Drugs feature frequently in Grand Mother Divided, are commonplace in the lives of Viv and Arnie. Viv is coming down from coke and suddenly feels wrecked because, 'Cocaine didn't peter out; coke ducked out, like a robber.' Viv loves her pot, loves it: 'The aroma of the moist half-ounce made her feel very happy and calm.' Oh yes, Viv and many millions like her. Moments later, her daughter's school application is going up in flames as Viv accidentally torches it in her haste to light her joint. Oh mommmm!
Perhaps much of American life hinges on that little toot of something or other to give it meaning. But then - confusion! - Arnie falls in actual love with Lucy, real love of the 3D walking-around variety. Up to now his love life has comprised being taken by a woman twice his age, and casual blow jobs from the guys down on the dock. Real love in NY circa 1980 seems more shocking than any amount of casual sex on a bed of coke. Where was I? Oh yes, Lucy is compared, counter-intuitively, to a 'flat coke, sweet and warm, with no edge.' But then she is not a native of the parish, being from out of town, Georgia even. Though even she looks like Fame's Irene Cara.
New York is a the elephant in the room of this story. Everything the characters are is because they are New Yorkers to their fingertips. Viv's little crew is a New York family, assertive and active. They get on with it. Yes, their lives might not be ideal, but they sure as hell live 'em, even the kids. And Viv loves her city, the very air of which, 'felt cosy as a quilt, warm and muffled and welcoming.' Arnie to-and-fros to the local Gristedes where he has a dealer. There are still mourners outside The Dakota, where John Lennon met his end. And out-of-town Lucy sees Arnie, Carrie and Eli as, 'the kind of interesting people she wanted to meet'. Yes, New York makes to much possible, but is also perhaps a harsh trap for families like Viv's. Their lives are interesting to outsiders, but you would not want to living as one of them. Carrie knows it, feeling like she was, 'in a sit-com someone had forgot to make funny'. Arnie is in love NY style. Out-of-town Lucy lives 'inside a pretty picture'. He watches over her sleeping form as the sun rises over Central Park going 'through the shades of a healing bruise'. Now how NY is that description?! Perhaps out-of-town Lucy's love is healing some bruise Viv inflicted on him by 'initiating their affair'. NY and bruise seem to go together perfectly somehow. Behind his Ray-Ban Wayfarers Arnie - who is also sick of coke - turns out to have a soft heart. That said, that said, he also leaves Viv in a brutal NY sort of way by just going.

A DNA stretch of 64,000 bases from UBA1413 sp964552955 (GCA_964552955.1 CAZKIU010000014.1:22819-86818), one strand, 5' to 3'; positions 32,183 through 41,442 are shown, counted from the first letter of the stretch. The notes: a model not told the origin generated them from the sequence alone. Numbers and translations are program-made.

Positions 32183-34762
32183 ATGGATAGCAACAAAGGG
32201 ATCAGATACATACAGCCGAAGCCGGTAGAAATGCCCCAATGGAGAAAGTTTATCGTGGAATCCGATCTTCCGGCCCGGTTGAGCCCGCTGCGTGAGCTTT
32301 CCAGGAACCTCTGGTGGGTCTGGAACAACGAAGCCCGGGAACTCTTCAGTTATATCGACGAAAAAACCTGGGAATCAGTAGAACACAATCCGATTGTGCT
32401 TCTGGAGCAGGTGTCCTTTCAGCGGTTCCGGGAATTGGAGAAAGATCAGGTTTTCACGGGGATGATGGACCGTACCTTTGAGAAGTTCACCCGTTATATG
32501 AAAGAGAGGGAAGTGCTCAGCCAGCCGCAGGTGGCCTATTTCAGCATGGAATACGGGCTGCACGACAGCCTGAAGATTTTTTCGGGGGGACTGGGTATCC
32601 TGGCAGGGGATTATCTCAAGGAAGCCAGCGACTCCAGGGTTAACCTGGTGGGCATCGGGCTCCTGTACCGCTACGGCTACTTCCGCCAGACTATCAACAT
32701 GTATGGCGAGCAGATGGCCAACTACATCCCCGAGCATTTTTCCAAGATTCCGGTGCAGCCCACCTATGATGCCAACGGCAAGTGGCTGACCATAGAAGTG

Where was I?